Media Coverage 04/24/17

Ann Coulter’s insistence on speaking in the Berkeley area on Thursday, April 27 has raised fears of another violent political clash on UC Berkeley’s campus. The conservative commentator was invited to speak on campus by a student Republican group, which failed to inform the administration of their invitation. After campus leaders got wind of the invite, they insisted the organization and Coulter agree to a number of conditions aimed at preventing a repeat of the riot which stopped Milo Yiannopoulos from speaking on campus. Eventually, the administration cancelled the April 27 event, offering to host the speaker at a later date.

The cancellation was criticized by the student group and across right wing media outlets, which repeatedly questioned the campus’s commitment to free speech. Prof. Robert Reich, who has a following on the left, also waded into the fray, saying Coulter should be allowed to speak. The university insisted Coulter was being allowed to speak, but that moving the date would allow her to do so safely. Coulter rejected the later date, saying it would not work for her schedule and she had committed to April 27. Since the Yiannopoulos event, the city of Berkeley has been the scene of violent clashes between supporters of President Donald Trump and those opposed to the administration, many of whom identify as Antifa, or anti-fascists. Some media reports have noted there is an effort to find a nearby off-campus venue for Coulter to use on April 27. The student Republican group has stated it may sue the university over the incident. On the lighter side, the controversy was lampooned by the satirical website The Onion, which ran the headline, “Berkeley Campus On Lockdown After Loose Pages From ‘Wall Street Journal’ Found On Park Bench.”

In other news, an audit by the state questioned the management of the California State University system. The report found that between fiscal years 2007-08 and 2015-16, the number of managers grew by 15 percent while the number of faculty rose by only 7 percent. It also raises questions about how managers are evaluated and compensated. UC’s finances are also in the news, as a digital overhaul of UC’s payroll and personnel system entitled UCPath has seen four years of delays and costs triple.

News Articles

4/21 – How Berkeley has become the far left’s and far right’s battleground (WaPo): The article notes how UC Berkeley and the City of Berkeley have become sites for frequent clashes between activists on both ends of the political spectrum, though its discussion of the far left conflates distinct movements. It notes targeting campuses is often a successful strategy for the right:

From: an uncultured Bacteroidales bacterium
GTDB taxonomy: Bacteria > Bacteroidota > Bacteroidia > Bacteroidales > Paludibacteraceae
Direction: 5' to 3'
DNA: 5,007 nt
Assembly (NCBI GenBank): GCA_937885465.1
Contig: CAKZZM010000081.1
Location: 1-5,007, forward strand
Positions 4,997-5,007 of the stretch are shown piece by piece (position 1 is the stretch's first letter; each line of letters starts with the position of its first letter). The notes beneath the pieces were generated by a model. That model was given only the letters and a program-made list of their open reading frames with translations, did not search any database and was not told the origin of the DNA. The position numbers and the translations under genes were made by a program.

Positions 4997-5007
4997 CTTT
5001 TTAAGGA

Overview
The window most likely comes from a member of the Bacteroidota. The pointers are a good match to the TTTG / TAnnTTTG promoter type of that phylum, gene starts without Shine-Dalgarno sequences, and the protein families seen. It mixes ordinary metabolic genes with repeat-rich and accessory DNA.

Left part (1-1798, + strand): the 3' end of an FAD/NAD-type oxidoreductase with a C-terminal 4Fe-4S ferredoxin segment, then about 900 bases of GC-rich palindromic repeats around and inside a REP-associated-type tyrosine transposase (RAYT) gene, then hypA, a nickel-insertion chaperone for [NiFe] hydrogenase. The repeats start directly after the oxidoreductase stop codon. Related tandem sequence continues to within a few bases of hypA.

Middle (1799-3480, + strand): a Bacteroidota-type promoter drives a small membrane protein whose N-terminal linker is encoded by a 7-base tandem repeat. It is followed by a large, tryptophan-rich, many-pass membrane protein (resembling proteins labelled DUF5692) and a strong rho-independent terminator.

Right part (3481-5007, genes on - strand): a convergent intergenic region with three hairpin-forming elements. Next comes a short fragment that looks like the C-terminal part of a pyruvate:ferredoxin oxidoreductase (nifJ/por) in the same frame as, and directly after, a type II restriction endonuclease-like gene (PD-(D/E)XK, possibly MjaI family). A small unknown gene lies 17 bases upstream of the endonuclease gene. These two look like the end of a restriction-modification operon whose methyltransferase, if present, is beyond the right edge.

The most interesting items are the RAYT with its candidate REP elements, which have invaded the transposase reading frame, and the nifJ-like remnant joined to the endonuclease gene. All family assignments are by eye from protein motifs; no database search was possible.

The showdowns are, for many on the far right, part of a successful strategy: schedule a controversial event on campus or in town, wait for the liberal outrage and threats of violence to grow, and when the event is canceled, point out the hypocrisy and oppression against free speech.

4/21 – Berkeley Is Being Tested on 2 Fronts: Free Speech and Safety (NYT): The article frames the campus’s weighing of free speech, violence and its reputation.

4/20 – How Berkeley became a hotbed of violence in the Trump era (Politico): Politico takes a deep look at the recent eruptions in Berkeley and what’s motivating protestors.

4/20 – Satire: Berkeley Campus On Lockdown After Loose Pages From ‘Wall Street Journal’ Found On Park Bench (TheOnion): The satirical website wrote:

Advising students to remain in their dormitories and classrooms until the situation was resolved, the University of California, Berkeley declared a campuswide lockdown Thursday after several loose pages from The Wall Street Journal were found on a park bench outside a school building. “At 11:15 this morning, several pages from two separate sections of today’s Wall Street Journal were discovered spread across a bench outside of Eshleman Hall in Lower Sproul Plaza,” read the urgent alert sent to all students and faculty, emphasizing that while campus security and local police had safely disposed of the pages, there was no way of knowing if others were strewn elsewhere on university grounds. “As of now, the perpetrator remains at large, so it is vital that you stay where you are until the all-clear is given. In the meantime, notify police immediately if you have any additional information at all regarding this incident.” At press time, a black-clad group of 50 students were throwing bottles at the bench while chanting, “No Nazis, No KKK, No Fascist U.S.A!”

4/20 – Cal State hires too many managers, needs better budget oversight, state audit finds (LATimes): The article notes Cal Poly was singled out as a particularly bad apple. According to the article, the campus “increased pay for at least 70 management personnel in 2016 who either had outdated performance evaluations or no evaluations on file.”

You can read the audit here.

4/17 – Cost triples, delays mount for UC computer system upgrade (SacBee): A total of $327 million has been spent on the project so far, which is only operational at UC’s system headquarters.

 

Media Coverage 2/10/17

We now have a likely candidate for UC Berkeley’s top post, Paul Alivisatos, while UC’s run of large settlements following sexual misconduct continues at UC Riverside.

UC News